Since we started writing this feature series on movie endings, we’ve covered a wide variety. We’ve gone over confusing endings, twisty endings, debatable endings, and even a uniquely-structured ending. This time around, however, we have something very different: the out-of-left-field ending. That’s because we’re now taking a closer look at the conclusion of Judd Apatow’s fantastic 2005 comedy, The 40-Year-Old Virgin.
What exactly went down? Why did Steve Carell’s character all of a sudden start singing? How was the sequence conceived? Who taught all of the actors how to dance? We have all of the answers to those questions and more, so read on!
How They Came Up With The Idea
Completely random as it may seem, there actually is a very reasonable explanation for why The 40-Year-Old Virgin ends with its "Let The Sunshine In" musical sequence – and it’s really all because of a suggestion that director Judd Apatow received from none other than comedy legend Garry Shandling.
When I had the chance to sit down for a one-on-one interview with Judd Apatow last month at SXSW, I took the opportunity to ask him about the fun ending of The 40-Year-Old Virgin, and he gave me some great insight to the development of the sequence from beginning to end. As it turns out, the idea for the musical conclusion initiated because of some very important advice that he got from Shandling – whom the Trainwreck director first worked with as a writer on The Larry Sanders Show. Initially, the ending of the movie left Apatow flummoxed, but it got him and star Steve Carell brainstorming, and that’s when they found inspiration. Said the filmmaker,
During filming, the production brought on choreographer Anne Fletcher to give all of the actors their various dance moves, and while the team knew that they had something special and awesome, that idea was 100 percent confirmed when the movie was cut and screened to test audiences. Explained Apatow,
Now I’m sure you’ll want to watch this fantastic ending, so head over to Page Two!
The Film's Climax
As we arrive at the denouement of The 40-Year-Old Virgin, everything is working out quite perfectly. Though he has spent almost his entire life honestly afraid of intimacy and closeness, the nerdy Andy Stitzer (Steve Carell) finally finds someone who he feels he can be close to and truly love in Trish Piedmont (Catherine Keener). Thanks to her fantastic eBay skills, they’re able to afford a rather expensive outdoor wedding, and they are brought together in union in front of all of their friends, families and loved ones.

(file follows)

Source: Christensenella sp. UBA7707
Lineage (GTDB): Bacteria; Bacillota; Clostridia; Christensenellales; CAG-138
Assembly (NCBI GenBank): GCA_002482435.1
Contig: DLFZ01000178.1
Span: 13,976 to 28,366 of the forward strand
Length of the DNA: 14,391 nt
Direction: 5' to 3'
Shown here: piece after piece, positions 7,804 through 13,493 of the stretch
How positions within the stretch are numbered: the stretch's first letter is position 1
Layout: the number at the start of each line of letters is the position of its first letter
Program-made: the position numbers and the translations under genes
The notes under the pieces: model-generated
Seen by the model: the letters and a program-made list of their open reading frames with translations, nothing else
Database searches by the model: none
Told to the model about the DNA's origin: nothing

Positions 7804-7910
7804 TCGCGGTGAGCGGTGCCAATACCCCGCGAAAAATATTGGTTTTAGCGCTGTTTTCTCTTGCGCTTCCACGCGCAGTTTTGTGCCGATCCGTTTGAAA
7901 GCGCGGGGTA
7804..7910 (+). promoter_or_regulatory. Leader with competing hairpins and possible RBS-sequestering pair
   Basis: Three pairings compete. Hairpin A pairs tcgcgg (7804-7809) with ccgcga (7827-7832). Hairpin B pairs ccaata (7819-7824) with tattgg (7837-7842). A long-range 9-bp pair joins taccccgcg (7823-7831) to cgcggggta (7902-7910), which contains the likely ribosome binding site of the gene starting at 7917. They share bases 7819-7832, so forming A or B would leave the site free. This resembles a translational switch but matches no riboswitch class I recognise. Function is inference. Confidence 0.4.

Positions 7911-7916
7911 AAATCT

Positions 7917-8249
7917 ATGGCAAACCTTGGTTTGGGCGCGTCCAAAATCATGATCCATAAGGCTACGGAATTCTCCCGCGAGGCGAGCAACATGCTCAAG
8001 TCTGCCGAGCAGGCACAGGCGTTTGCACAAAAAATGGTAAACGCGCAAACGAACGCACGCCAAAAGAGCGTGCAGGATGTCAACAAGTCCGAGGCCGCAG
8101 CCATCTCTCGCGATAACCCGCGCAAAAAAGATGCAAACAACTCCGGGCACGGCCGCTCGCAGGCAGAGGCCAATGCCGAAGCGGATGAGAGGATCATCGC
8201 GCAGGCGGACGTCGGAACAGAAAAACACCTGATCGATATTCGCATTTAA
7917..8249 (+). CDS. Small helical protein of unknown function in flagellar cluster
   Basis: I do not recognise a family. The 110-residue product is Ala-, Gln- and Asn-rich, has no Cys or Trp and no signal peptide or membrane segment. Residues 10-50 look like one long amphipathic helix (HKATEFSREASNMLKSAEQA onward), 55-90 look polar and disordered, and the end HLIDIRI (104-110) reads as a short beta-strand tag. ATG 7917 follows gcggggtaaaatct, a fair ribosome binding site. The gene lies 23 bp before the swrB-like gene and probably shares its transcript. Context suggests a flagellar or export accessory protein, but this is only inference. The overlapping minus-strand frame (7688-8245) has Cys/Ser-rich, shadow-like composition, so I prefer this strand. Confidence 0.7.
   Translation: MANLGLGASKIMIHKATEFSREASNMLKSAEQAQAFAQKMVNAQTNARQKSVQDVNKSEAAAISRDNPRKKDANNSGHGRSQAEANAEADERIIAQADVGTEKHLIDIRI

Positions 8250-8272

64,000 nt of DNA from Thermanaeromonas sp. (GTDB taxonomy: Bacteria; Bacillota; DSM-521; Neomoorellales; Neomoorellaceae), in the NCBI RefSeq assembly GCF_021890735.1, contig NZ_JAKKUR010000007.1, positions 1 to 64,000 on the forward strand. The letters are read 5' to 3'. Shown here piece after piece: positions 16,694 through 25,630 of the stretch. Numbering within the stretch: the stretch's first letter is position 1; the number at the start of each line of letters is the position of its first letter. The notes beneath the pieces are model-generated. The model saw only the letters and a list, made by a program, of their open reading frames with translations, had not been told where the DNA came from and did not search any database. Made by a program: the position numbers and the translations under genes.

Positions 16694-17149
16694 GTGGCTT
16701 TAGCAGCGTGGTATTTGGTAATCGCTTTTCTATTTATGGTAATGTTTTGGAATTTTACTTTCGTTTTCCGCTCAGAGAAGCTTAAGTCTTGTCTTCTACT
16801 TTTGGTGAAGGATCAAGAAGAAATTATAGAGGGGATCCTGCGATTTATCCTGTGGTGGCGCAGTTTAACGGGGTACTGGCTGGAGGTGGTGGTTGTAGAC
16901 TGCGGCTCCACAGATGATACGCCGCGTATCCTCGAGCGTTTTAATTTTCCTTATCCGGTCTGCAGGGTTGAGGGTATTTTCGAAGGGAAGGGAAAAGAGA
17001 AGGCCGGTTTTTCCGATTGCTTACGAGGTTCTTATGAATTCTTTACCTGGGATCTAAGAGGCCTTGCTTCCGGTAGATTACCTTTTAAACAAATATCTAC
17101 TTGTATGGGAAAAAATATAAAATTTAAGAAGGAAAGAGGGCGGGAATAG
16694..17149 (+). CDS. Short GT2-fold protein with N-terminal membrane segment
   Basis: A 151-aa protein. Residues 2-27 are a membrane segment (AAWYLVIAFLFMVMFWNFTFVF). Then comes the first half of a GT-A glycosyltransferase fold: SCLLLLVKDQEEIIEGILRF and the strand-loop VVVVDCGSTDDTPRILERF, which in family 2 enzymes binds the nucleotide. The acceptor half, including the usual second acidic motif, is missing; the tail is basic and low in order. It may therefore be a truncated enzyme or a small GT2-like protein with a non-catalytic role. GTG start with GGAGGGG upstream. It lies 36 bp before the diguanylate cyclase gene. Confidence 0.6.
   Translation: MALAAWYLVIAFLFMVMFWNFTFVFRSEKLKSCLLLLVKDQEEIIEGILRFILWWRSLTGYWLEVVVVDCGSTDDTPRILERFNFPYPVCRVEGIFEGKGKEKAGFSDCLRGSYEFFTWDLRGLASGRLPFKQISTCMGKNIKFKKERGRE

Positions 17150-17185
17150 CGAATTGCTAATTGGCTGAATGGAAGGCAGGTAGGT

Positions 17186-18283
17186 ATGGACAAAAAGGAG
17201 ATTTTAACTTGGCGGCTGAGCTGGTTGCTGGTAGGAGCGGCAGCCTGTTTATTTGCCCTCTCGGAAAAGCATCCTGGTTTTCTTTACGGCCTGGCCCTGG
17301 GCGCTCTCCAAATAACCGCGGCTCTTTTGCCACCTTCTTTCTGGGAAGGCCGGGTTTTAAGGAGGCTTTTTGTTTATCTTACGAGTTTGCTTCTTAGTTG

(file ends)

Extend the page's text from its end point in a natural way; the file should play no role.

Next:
After a good deal of joyousness and ceremony, it finally comes time for the wedding night, and, of course, Andy’s time to lose his virginity. After a comedic delay involving an overly passionate custodian and a flood buffer, finally the husband and wife get to lie together for the first time. A quick time jump demonstrates that this love making session is quite brief, but Andy proves himself a man of enthusiasm and stamina by immediately being ready for round two. After another time jump – this one clocking in at two hours and one minute – Andy and Trish are both near catatonia from exhaustion, and the loving wife turns to her husband for her thoughts. This is where the music begins.
Though he seems near dead for a half minute, eventually Andy does open his mouth, but what he says it only sort of a response to Trish’s question. Instead, he begins to croon, "When the moon is in the seventh house, and Jupiter aligns with Mars" – famously the first lines of "Aquarius/Let the Sunshine In" from the 1967 musical Hair. It doesn’t stop there, though, as Andy not only continues to sing into the camera, but the sequence eventually evolves into a full on musical number, with the entire cast come together, dancing in a park, and singing about the glory of the Age of Aquarius.
We’ve had the chance to write about multiple movie endings so far in this feature series, but The 40-Year-Old Virgin is arguably one that just demands to be rewatched. The whole thing is extremely ridiculous, but the whole thing works just because of an undeniable energy that the sequence has. It’s very, very clear that the entire cast of this amazing 2005 comedy had an absolute blast making it, and nowhere in the movie is that better captured than when they are prancing around to the sounds of Hair. What are you waiting for? Hit the play button below!
The 40-Year-Old Virgin is now available on Blu-ray and DVD, and for digital download.
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Eric Eisenberg is the Assistant Managing Editor at CinemaBlend. After graduating Boston University and earning a bachelor’s degree in journalism, he took a part-time job as a staff writer for CinemaBlend, and after six months was offered the opportunity to move to Los Angeles and take on a newly created West Coast Editor position. Over a decade later, he's continuing to advance his interests and expertise. In addition to conducting filmmaker interviews and contributing to the news and feature content of the site, Eric also oversees the Movie Reviews section, writes the the weekend box office report (published Sundays), and is the site's resident Stephen King expert. He has two King-related columns.